Saul Loeb/AFP/Getty Images
President Obama and German Chancellor Angela Merkel light a candle in a ceremony Friday in Dresden, Germany.
President Obama and German Chancellor Angela Merkel light a candle in a ceremony Friday in Dresden, Germany. Saul Loeb/AFP/Getty Images
President Obama is using his trip to Germany and the Middle East to push for help in resettling Guantanamo Bay detainees, discussing the issue with German Chancellor Angela Merkel in a private meeting Friday.
Obama said he has not asked Merkel to make "hard commitments" on allowing terrorism suspects from the U.S. military prison to be transferred to Germany, but he confirmed that the countries are carrying on serious discussions.
Although the president has said he wants to close the prison by January, he said he doesn't expect the matter of what to do with the detainees to be settled soon. Germany has resisted U.S. pressure to take as many as a dozen of the roughly 240 inmates being held at Guantanamo.
"Chancellor Merkel has been very open to discussions with us. We have not asked her for hard commitments, and she has not given us any hard commitments beyond having a serious discussion about, 'Are there ways that we can solve this problem?' " Obama said at a joint news conference with Merkel in Dresden, Germany.
Merkel said Germany favors Obama's move to close the facility in Cuba and will be part of the solution. She noted that Germany accepted the return of Muslim student Murat Kurnaz in 2006. Kurnaz, a Turkish citizen born in Germany, was picked up by police while traveling in Pakistan and held in U.S. prisons in Afghanistan and Guantanamo Bay for more than four years.
"When there is a solution in the offing, we will constructively contribute to it," Merkel said, adding that talks are ongoing between the U.S. and Germany. "And at the very end, I am absolutely confident that we will find a common solution."
Obama said Germany and other European Union countries share America's interest in battling extremists while upholding principles of international justice. He said he is talking with the EU about getting help to manage the prison's closure. "But it's going to take some time," the president said. "I think it's going to be a longer process of evaluation."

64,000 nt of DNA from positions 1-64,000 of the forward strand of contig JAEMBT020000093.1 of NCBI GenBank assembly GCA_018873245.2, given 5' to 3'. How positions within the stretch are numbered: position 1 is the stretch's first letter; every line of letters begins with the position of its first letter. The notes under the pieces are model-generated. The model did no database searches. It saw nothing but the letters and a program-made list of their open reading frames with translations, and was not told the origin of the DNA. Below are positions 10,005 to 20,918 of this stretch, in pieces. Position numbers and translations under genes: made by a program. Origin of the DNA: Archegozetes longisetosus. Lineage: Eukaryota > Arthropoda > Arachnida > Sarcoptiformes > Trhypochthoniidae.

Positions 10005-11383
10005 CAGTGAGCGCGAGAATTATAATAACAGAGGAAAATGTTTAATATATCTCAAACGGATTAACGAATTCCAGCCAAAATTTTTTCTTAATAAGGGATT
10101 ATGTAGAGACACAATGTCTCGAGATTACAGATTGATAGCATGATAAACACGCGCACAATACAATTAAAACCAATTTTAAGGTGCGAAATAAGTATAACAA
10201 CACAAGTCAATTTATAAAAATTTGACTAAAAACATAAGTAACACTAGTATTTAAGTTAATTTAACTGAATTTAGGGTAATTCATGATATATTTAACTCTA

In the meantime, officials are examining individual cases to see if there are detainees who can be safely transferred from Guantanamo Bay and where they might go.
Obama also sought help with Guantanamo Bay detainees on other fronts this week. He pressed King Abdullah for help with 100 Yemeni detainees when he visited Saudi Arabia on Wednesday, foreign policy adviser Denis McDonough said at a media briefing Wednesday.
McDonough said he did not yet know the outcome of the conversation.
The Obama administration has asked Saudi Arabia and Yemen to send the Yemenis to detention centers in Saudi Arabia.
Meanwhile, Canadian Prime Minister Stephen Harper on Friday turned down a U.S. request to take 17 Uighurs, Guantanamo detainees who the U.S. no longer considers enemy combatants.
Uighurs are from Xinjiang, an isolated region that borders Afghanistan, Pakistan and six Central Asian nations. Chinese officials have branded them terrorist members of an outlawed separatist group and said they must be sent to China, but U.S. officials have balked, fearing the Uighurs would be tortured.
Albania accepted five Uighur detainees in 2006 but has refused to take more.
From NPR staff and wire reports